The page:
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narco's fofor his campaign. the president was in washington, yesterday and a lot of times were wagging yesterday wondering what he was doing there. amy: any of the very questionable election that just took place with massive protests throughout honduras that went on for week after week when he against the rep. this goes back to 2000 and the u.s.-backed coup against the democratically elected president zelaya. democracy now! followed him back into honduras when he finally returned. i want to turn to the mr. .resident zelaya we spoke to him last month. >> t they're going to look for some solution to the system that is provoking the migrants because everyone talks about ofration, but the e causes
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migration are the u.s. policies, the policies of the southern command for is region are provovoking momore and more migs withth each passining day. so militarizeded and central amererica, militarizing honduras means that escape out the honduran people have had, which is to be able to get work in the , , and the honduranan peoplele have not even looookedr jobs in the united states. itit is the u.s. b businesses, r examplple, they have large crops and cannot pay a u.s. person to work in the countryside. expenses tothe triaial the family members -- travel expenses to the family members of the employees, and that is why there is massive migration to work in the united states. amy: that is ousted honduran president zelaya, just recently
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speaking to us. sonia nazario, if you could comment on that and in your piece, what happens with people refuse to pay? you talk about the murders. and also, if you can talk about the issue of really what you describe as femme aside. when you go to the third-largest city in honduras that has the theest number of femicicides, murders of women? >> would people refusese to pay- as it are mymy report on corruption and a neighborhood in the capital of honduras that i've b been going to per 20 yea. there is a woman at the top of the hill in a neighborhood dominated by 18th streeeet. they demand papayments from thee mom-and-pop ststores every week. you have to fork over half of your eararnings every day to the gang. she sasaid, i'm not t going to y anymore. go aren't some money on your own. anothert a killer from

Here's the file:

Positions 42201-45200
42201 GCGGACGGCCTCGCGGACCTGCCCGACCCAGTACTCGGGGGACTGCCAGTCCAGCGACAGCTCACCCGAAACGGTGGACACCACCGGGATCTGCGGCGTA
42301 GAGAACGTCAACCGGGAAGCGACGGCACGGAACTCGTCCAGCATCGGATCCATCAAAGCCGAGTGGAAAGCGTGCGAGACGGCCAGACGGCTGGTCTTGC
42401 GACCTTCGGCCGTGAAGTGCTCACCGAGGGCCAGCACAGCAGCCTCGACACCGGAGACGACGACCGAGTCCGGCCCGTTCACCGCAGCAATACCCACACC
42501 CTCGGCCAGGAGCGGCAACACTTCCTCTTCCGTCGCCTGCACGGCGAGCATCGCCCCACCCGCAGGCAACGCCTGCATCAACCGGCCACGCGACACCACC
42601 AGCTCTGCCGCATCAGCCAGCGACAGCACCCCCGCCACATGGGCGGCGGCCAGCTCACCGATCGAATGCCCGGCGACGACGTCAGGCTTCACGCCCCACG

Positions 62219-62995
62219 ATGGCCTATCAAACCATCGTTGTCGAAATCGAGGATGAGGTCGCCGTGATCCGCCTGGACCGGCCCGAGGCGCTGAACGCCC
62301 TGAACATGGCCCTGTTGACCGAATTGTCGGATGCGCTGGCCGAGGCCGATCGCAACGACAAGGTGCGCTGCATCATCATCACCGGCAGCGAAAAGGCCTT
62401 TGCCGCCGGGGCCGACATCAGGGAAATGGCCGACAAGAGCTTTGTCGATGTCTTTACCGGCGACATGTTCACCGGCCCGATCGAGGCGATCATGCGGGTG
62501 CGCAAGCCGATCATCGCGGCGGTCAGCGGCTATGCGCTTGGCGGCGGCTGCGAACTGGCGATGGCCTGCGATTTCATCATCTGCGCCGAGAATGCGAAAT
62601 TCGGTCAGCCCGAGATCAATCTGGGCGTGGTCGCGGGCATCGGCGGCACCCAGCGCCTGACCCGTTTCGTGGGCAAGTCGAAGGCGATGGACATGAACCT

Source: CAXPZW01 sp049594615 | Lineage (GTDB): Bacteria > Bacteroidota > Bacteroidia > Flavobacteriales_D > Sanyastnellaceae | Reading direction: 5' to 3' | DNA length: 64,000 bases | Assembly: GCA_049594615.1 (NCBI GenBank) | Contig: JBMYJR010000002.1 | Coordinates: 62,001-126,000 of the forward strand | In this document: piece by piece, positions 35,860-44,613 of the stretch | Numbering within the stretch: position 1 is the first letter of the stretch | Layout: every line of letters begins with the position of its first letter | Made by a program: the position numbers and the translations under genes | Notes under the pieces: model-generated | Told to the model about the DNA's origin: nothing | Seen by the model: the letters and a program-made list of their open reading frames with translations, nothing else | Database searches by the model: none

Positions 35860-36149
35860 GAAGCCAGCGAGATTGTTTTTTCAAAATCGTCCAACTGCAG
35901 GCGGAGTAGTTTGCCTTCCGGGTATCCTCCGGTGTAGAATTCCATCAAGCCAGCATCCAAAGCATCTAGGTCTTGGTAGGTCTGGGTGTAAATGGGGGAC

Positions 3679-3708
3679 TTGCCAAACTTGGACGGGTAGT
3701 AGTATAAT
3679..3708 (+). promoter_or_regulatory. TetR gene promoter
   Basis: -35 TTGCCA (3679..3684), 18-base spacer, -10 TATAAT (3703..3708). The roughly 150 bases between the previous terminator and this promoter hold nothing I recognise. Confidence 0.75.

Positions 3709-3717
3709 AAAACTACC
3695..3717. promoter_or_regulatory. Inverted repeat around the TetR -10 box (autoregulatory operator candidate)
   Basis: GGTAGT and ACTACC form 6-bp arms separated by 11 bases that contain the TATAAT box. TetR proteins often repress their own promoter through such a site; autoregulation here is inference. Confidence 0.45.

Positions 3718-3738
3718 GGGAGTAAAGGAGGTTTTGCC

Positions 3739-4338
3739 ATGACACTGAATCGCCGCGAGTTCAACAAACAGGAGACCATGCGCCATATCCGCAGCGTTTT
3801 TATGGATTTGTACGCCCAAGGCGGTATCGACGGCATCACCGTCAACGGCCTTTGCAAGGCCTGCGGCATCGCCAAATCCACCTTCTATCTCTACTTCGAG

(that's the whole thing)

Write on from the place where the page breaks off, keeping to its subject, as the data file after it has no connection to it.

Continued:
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part of town so she would not recognize this man. he came up to her storefront and ordered some orange juice and a she cameme back withth this c c, he shot her in the face. she stumbled back toward the back bedroom where her four-year-old daughter wasas sleeping in the bedroom. she died short of reaching her daughter will stop that is what happenens. people know this is what happens to people who refuse to pay the gangs. i also reported in a previous story this year in "the new york times" about why so many women are fleeing. increasingly, the narco cartels and gangs are recruiting women. some joined because there are no other jobs in the neighborhood. 18 to 25-year-olds, half of them are unemployed in the neighborhoods i was in. some joined willingly to sell drugs and some are forced to sell drugs. when they try to leave that light or being the girlfriend of a gang leader, they are murdered.
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what i saw in honduras was that four of 10 women when they a are killed, they are killed with the rude tell it he that far exceeds what is needed to kill them. it is a message. they are shot in the vagina. they are cut to bits. they are skinned alive. i was having horrible nightmares. i am in therapy after returning from honduras. the stories i heard ofof what happened to these women. one woman described it like you are a chicken. they strip you of all of your parts. the policeent -- don't take the claims of domestic violence s seriously. they say, go resolve it between the sheets. maybe you did not give him last night what he needed. maybe you fed him something he did not lilike for dinner. most of these cririmes get no conviction. nine out of 10 of these murders of women get no conviction. the gangs, the narco cartels